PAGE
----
Presenters: James Packard, An Vu
Head Reader: Andrew Zhang
Assistant Reader: Nathan Castro-Pacheco
Secretary: Brian Rego
Presenters: Jiacheng Pang, Anthony Mu
Head Reader: Samuel Richards
Assistant Reader: Tianqi Li
Secretary: Anmol Sakarda
Presenters: Zain Aaban, Thomas Sarni
Head Reader: Ken Zou
Assistant Reader: Michael Fitzgibbons
Secretary: Rachel Kalafos
The design recipe has two dimensions: the process and the (complexity of the) data definition.
Both generalize from the small programs of Fundamentals I and II, and both are helpful in settings that deal with large components.
Each component should serve one purpose or compose other components (and do nothing else). If you can’t articulate a clear and simple purpose statement for a component, this is likely a hint that it is overloaded.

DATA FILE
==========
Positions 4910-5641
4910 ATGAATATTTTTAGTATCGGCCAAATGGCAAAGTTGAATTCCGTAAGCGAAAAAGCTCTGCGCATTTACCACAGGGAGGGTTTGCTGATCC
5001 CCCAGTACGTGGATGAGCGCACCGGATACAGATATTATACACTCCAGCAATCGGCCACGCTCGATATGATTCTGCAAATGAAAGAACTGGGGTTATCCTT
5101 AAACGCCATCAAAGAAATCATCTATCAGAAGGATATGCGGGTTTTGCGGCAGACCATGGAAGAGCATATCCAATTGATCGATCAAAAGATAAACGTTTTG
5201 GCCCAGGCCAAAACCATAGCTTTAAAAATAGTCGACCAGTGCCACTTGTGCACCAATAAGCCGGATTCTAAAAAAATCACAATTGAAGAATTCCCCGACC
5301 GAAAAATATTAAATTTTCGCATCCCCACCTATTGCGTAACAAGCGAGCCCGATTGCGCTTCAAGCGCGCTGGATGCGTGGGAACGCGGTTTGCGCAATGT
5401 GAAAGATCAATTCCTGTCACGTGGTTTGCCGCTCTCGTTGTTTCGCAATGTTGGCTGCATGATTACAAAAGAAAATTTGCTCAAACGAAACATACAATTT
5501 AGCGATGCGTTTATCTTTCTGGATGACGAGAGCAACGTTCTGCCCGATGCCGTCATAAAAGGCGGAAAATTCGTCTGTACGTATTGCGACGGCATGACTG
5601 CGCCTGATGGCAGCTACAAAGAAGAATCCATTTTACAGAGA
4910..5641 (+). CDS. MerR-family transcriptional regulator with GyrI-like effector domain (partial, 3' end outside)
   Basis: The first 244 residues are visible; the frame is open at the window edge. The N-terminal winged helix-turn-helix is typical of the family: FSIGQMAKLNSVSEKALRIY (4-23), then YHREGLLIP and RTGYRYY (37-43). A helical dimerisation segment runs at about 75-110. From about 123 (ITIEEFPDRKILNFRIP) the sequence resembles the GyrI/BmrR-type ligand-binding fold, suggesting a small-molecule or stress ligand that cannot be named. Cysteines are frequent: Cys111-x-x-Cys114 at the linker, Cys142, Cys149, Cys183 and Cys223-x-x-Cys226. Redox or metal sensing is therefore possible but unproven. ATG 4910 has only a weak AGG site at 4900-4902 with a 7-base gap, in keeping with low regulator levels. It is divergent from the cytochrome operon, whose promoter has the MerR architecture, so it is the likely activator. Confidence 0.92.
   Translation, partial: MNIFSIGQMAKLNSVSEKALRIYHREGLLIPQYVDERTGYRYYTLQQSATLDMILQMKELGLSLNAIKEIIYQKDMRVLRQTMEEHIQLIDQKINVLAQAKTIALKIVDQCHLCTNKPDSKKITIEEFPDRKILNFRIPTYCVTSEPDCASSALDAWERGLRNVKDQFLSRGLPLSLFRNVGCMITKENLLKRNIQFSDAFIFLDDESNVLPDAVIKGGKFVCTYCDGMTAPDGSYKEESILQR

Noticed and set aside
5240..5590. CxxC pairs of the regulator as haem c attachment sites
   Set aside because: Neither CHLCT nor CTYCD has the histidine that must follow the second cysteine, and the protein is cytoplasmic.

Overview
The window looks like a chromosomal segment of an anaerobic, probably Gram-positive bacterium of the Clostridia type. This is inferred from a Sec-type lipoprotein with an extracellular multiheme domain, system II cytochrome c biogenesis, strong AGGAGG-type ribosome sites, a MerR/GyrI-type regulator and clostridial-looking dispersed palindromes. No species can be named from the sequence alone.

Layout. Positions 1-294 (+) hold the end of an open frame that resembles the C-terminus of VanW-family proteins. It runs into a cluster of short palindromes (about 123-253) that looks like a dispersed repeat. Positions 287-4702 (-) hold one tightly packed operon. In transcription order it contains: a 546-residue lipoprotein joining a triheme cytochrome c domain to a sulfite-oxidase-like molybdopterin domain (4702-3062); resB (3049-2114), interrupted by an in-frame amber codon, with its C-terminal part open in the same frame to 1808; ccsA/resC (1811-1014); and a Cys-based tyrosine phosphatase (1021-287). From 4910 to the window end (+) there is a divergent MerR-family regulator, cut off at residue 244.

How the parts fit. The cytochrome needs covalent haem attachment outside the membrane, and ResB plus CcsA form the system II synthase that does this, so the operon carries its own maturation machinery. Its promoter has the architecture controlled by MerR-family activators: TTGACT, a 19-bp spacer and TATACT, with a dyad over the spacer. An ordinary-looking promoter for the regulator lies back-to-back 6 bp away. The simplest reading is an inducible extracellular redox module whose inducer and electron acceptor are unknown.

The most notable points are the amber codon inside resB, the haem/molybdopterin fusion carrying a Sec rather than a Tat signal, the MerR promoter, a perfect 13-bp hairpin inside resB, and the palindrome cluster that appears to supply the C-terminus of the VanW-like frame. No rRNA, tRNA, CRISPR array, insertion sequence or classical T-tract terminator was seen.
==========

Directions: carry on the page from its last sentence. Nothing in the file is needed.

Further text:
Especially in OO PLs, a component’s purpose is to represent some information
with data and to combine it with functionality. Often, this is a single
class. On other occasions, it is a bunch of classes and their
relationships. (See Modules and Packages in Java.) If a component consists of
sub-components, say classes, it should serve a clear and simple
purpose. Articulate a purpose statement if it isn’t obvious. —
Embed examples of data representations and explain them in components. That way you can re-use them in other components too, especially if you must compose examples.
Components that integrate others need integration tests. Unit tests discover bugs in units. Integration tests discover bugs related to the interaction of distinct units.
Debugging. Write tests first. Trace them down.